10 Things You Should Never Wash in Your Dishwasher
Don't ruin your favorite dishes and utensils! Find out which items simply won't hold up if you wash them in the dishwasher.
If a plastic bowl, cup or food storage container isn’t labeled “dishwasher safe” and you aren’t sure what to do, opt to wash it by hand. It isn’t worth taking a chance and then finding a melted mess inside your dishwasher later. Not only will the melted container be destroyed, but it could also damage your other dishes or even clog your dishwasher drain.
Most travel mugs will indicate whether they are safe for the dishwasher or not, but if you aren’t sure, just wash it by hand. The high heat of a normal dishwasher cleaning cycle can damage the layers of insulation inside the mug, and water that may get trapped between layers could cause mold growth.
Wooden utensils, bowls, cutting boards, etc., should never go into your dishwasher. When wood is exposed to such high heat and moisture for a long washing cycle, it can warp, splinter and eventually break. Instead, wash wood items by hand using warm, soapy water and dry them with a towel right away.
Copper dishes and cookware are on trend (Moscow mules, anyone?!), but they should always be hand-washed if you want to preserve their luster. The powerful spray of the dishwasher and harsh detergent will alter the finish and dull the color of those beautiful copper pieces.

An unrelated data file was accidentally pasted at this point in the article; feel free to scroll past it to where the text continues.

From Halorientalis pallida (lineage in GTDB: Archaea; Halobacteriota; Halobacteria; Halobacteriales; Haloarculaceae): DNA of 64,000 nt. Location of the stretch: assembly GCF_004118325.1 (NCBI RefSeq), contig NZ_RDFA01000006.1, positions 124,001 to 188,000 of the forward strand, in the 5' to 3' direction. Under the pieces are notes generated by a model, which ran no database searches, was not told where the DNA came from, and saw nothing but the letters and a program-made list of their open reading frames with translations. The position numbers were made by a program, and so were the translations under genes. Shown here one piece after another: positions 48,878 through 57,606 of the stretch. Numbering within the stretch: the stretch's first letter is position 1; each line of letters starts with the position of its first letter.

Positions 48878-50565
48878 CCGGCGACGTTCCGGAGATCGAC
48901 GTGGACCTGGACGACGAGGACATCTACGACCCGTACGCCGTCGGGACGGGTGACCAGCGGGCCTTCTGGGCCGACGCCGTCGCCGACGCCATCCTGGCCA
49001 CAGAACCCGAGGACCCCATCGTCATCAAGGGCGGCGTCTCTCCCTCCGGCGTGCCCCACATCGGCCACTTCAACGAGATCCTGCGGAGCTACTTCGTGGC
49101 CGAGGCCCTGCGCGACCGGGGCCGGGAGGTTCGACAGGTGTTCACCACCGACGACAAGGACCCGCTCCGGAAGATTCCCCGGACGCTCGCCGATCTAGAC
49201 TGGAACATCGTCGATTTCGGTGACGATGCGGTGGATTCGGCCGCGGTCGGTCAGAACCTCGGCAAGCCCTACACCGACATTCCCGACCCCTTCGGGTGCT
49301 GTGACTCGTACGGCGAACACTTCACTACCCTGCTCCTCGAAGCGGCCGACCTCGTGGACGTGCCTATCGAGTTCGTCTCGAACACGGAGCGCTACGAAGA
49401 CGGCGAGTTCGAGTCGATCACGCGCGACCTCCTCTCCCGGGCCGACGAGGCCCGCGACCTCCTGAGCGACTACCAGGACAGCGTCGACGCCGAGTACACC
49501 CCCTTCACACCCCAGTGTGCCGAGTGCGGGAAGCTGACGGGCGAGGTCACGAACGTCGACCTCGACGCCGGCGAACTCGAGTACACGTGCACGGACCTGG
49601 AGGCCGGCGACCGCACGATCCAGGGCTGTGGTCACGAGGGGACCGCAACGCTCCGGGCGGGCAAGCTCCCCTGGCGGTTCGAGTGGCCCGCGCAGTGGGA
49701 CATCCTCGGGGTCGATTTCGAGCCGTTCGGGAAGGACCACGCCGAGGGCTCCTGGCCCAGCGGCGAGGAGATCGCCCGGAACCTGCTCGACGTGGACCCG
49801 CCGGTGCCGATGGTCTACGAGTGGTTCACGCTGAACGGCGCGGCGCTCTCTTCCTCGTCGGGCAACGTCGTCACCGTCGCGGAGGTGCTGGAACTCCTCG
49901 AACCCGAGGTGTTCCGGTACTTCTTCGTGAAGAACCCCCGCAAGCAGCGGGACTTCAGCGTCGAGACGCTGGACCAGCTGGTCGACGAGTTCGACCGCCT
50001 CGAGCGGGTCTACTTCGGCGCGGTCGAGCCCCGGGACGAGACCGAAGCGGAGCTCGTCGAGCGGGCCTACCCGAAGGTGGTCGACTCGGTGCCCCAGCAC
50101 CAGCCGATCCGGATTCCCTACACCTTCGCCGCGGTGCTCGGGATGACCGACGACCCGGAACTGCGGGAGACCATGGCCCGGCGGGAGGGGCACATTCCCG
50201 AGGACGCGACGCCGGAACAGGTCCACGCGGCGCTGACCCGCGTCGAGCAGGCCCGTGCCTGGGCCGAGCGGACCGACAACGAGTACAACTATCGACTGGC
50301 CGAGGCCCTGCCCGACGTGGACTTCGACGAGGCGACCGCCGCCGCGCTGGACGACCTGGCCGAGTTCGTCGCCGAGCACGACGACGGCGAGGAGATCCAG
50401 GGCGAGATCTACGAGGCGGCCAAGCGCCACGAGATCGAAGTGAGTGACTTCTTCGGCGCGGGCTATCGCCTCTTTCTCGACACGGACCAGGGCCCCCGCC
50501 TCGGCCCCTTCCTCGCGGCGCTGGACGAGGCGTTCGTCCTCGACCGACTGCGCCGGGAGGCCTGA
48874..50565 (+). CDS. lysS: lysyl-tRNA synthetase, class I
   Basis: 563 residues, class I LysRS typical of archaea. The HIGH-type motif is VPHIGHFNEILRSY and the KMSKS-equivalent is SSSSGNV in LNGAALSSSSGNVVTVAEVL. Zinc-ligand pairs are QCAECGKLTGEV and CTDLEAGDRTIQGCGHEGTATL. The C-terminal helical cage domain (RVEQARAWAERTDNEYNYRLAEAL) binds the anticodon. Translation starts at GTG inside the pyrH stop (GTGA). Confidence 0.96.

Soaking your cast iron skillet in water can cause it to rust, which is why it should never go in your dishwasher either. Instead, clean it by hand with a damp cloth and a small amount of soap. Be sure to dry it with a towel right away. For really stuck-on food, you can rub the surface with coarse salt. It’s also important to season your cast iron skillet after each use.
All pots and pans with a non-stick coating should not be washed in the dishwasher. The hot water can cause the cookware to warp, and the harsh spray and detergent can break down the non-stick coating. Keep your pots and pans in good shape for as long as possible by washing them by hand.
While butter and other table knives are fine to put in the dishwasher, sharp cooking knives should instead be hand-washed. Chef’s knives are often too tall to fit in your dishwasher’s silverware compartment, and they can be dangerous to load and unload on the top rack. In addition, dishwasher detergent is abrasive and can wear down the sharp edge over time. It’s best to wash your cooking knives with gentle soap and water and extreme caution so you don’t get cut.
Containers with Stickers
Repurposing your empty condiment jars is a great idea and can save you some money, but be sure to remove stickers and labels before putting the jars in your dishwasher. If you don’t, the hot water and aggressive spray will peel off the stickers and the pieces can clog your dishwasher drain or leave residue on your other dishes.